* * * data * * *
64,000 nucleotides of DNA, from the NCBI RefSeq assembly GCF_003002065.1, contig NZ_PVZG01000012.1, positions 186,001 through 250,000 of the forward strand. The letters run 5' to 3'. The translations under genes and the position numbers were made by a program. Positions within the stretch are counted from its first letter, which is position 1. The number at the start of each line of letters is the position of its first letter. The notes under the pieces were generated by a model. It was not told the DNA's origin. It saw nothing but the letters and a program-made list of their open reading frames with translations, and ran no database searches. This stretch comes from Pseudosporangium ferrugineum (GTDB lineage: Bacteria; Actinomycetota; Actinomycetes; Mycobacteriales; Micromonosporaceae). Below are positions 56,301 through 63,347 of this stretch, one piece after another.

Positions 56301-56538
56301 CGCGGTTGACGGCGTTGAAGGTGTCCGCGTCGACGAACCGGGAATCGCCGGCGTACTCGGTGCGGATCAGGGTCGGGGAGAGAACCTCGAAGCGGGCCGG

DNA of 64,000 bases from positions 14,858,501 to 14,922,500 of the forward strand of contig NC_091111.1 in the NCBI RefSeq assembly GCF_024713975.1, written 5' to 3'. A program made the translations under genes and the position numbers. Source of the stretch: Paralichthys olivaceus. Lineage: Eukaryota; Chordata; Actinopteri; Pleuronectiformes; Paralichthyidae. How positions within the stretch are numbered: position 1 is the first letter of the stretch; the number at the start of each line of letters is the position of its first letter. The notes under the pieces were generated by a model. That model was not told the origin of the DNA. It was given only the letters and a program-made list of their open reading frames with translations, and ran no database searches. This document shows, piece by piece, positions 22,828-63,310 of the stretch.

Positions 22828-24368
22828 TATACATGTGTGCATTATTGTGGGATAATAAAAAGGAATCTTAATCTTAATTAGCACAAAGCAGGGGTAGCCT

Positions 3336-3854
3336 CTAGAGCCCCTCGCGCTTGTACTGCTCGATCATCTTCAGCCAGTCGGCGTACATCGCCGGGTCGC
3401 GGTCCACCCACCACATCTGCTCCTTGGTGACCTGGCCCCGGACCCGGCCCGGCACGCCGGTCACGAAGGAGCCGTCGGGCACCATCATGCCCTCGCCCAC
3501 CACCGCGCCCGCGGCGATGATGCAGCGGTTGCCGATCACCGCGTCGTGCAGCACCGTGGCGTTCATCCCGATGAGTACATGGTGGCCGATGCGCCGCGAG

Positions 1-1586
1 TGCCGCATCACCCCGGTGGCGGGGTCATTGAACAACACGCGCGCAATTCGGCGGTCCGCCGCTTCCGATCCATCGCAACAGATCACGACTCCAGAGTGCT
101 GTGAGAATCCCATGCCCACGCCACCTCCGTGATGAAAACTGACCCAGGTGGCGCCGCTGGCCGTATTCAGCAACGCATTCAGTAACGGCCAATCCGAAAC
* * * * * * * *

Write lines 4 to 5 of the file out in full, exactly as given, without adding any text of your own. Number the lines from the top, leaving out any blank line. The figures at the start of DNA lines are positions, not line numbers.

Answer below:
DNA of 64,000 bases from positions 14,858,501 to 14,922,500 of the forward strand of contig NC_091111.1 in the NCBI RefSeq assembly GCF_024713975.1, written 5' to 3'. A program made the translations under genes and the position numbers. Source of the stretch: Paralichthys olivaceus. Lineage: Eukaryota; Chordata; Actinopteri; Pleuronectiformes; Paralichthyidae. How positions within the stretch are numbered: position 1 is the first letter of the stretch; the number at the start of each line of letters is the position of its first letter. The notes under the pieces were generated by a model. That model was not told the origin of the DNA. It was given only the letters and a program-made list of their open reading frames with translations, and ran no database searches. This document shows, piece by piece, positions 22,828-63,310 of the stretch.

Positions 22828-24368